Raikkonen's Five Best Seasons — FORTLOC

Kimi Raikkonen’s Five Best Seasons

By Jim K. October 9 2020

Kimi Raikkonen Alfa Romeo

Image: Alfa Romeo Racing

Kimi Raikkonen Ferrari 2007

Image: Shutterstock/AHMAD FAIZAL YAHYA

Kimi Raikkonen Lotus

Image: Shutterstock/EFECREATA.COM

The Nurburgring is unexpectedly hosting a Grand Prix in this most unusual 2020 calendar. With some cold and wet weather forecast, it’s anyone’s guess as to how the weekend will unfold. One thing is certain, though. When Kimi Raikkonen sets off from his grid spot at the start of the race, he will take the record for the most Grand Prix starts from Rubens Barichello. With Raikkonen starting 323 races, let’s take a look back at the Iceman’s best seasons in F1.

5th – 2018

In 2013, when Ferrari announced Kimi Raikkonen would be returning to the team he won his championship with, they probably expected more than one Grand Prix win from one hundred races. Kimi played second fiddle to Fernando Alonso, and then Sebastian Vettel during his second Scuderia stint, but he saved his best performance until his final season at Maranello.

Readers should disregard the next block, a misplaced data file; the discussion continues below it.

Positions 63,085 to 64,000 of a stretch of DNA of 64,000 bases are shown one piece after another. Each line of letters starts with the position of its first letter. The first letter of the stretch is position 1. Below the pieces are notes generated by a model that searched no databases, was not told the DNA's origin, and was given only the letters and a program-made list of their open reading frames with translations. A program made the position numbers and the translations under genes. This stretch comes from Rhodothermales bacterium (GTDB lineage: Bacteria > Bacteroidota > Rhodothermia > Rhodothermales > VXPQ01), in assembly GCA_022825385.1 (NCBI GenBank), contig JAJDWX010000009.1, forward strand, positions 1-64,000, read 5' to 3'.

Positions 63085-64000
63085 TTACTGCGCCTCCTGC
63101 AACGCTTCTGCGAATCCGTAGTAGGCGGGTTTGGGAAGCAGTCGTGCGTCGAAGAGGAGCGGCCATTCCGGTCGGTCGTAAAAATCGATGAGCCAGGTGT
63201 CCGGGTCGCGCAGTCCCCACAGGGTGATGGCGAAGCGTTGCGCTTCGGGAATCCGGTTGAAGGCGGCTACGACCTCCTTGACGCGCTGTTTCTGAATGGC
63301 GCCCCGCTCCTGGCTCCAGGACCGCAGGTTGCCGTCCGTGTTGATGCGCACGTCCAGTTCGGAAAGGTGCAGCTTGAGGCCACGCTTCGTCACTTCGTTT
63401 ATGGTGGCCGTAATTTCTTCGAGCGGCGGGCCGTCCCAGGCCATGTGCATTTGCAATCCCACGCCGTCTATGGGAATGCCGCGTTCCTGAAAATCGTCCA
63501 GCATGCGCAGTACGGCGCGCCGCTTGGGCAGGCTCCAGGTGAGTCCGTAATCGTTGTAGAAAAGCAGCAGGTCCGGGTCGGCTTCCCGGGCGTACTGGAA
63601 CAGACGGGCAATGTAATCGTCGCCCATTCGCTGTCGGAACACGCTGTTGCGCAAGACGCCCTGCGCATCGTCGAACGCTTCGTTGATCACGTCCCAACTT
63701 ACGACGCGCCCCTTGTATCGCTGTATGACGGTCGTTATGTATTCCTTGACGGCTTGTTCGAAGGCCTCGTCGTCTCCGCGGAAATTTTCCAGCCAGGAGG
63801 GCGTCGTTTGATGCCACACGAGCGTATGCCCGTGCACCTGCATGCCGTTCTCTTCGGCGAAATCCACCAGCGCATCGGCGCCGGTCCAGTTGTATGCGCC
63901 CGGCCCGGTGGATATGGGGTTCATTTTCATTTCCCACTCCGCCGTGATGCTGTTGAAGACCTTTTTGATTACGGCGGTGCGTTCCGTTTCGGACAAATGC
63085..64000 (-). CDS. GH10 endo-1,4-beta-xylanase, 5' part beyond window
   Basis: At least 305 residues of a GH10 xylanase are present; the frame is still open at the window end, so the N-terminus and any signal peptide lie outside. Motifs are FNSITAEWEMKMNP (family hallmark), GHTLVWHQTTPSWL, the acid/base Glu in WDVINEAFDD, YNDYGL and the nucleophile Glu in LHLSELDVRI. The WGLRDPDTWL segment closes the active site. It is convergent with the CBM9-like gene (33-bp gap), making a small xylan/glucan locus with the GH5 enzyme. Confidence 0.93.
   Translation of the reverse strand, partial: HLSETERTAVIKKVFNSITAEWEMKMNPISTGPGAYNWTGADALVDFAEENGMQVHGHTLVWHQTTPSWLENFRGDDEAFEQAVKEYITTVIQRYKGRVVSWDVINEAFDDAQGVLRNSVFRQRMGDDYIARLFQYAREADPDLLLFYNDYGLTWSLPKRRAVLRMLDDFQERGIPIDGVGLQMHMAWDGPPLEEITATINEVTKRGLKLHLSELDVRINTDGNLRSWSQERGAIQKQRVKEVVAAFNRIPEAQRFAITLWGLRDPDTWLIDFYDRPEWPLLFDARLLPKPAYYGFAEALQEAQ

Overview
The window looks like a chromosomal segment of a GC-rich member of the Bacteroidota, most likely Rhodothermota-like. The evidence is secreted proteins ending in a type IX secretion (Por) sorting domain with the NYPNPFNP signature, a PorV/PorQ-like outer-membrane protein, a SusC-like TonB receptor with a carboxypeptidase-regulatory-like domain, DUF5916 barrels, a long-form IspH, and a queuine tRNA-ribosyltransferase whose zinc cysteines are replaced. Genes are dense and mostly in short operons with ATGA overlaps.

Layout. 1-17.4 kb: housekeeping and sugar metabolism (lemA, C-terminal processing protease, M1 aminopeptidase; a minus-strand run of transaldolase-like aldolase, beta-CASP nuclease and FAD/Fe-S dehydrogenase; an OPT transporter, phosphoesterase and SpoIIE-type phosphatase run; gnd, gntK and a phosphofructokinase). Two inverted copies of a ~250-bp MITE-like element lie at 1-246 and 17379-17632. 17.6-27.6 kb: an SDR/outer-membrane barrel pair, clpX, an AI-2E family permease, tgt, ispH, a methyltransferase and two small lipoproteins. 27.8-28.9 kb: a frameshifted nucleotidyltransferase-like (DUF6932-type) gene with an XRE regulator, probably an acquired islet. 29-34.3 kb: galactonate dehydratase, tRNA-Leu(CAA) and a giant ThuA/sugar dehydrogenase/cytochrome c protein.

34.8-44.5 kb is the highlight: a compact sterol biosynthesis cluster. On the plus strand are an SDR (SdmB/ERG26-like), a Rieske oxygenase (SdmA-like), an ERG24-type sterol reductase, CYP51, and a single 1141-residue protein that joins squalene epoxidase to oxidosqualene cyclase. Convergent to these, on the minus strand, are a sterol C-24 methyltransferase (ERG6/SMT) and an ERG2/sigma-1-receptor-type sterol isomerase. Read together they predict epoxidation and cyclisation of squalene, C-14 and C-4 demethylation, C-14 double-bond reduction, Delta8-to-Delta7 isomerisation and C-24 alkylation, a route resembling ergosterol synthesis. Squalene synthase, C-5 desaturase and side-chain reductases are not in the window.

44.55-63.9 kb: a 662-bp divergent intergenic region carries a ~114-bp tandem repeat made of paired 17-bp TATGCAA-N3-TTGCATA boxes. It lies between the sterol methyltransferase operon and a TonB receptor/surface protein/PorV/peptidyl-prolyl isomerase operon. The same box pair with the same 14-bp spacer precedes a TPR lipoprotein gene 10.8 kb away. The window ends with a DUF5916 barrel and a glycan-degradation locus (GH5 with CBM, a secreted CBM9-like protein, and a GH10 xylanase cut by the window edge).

After four years of being a supporting character for his teammate with an occasional podium appearance, 2018 was a notably different story. Raikkonen ended in the top three at twelve of the seventeen races he completed that year, including what will be his last F1 win at the US Grand Prix. There might’ve been two victories in 2018, too, if not for the safety car’s unfortunate timing in Australia. The Raikkonen that returned to Ferrari was inferior to the one that left them in 2009, but 2018 showed his fans that Raikkonen still has fire beneath his unemotional persona.

4th – 2012

After spending time away from the sport, the few drivers who return seldom hit the ground running. Just look at Michael Schumacher in 2010. Not so for Raikkonen. The Finn returned from three seasons away, driving for Lotus, where he outperformed the relatively average car underneath him, taking seven podium finishes throughout the season. Fans remember 2012 as the season when there were an astonishing seven different race winners in the first seven races. But there were eight winners that year, not seven, with Raikkonen winning in true Kimi style at the Abu Dhabi Grand Prix.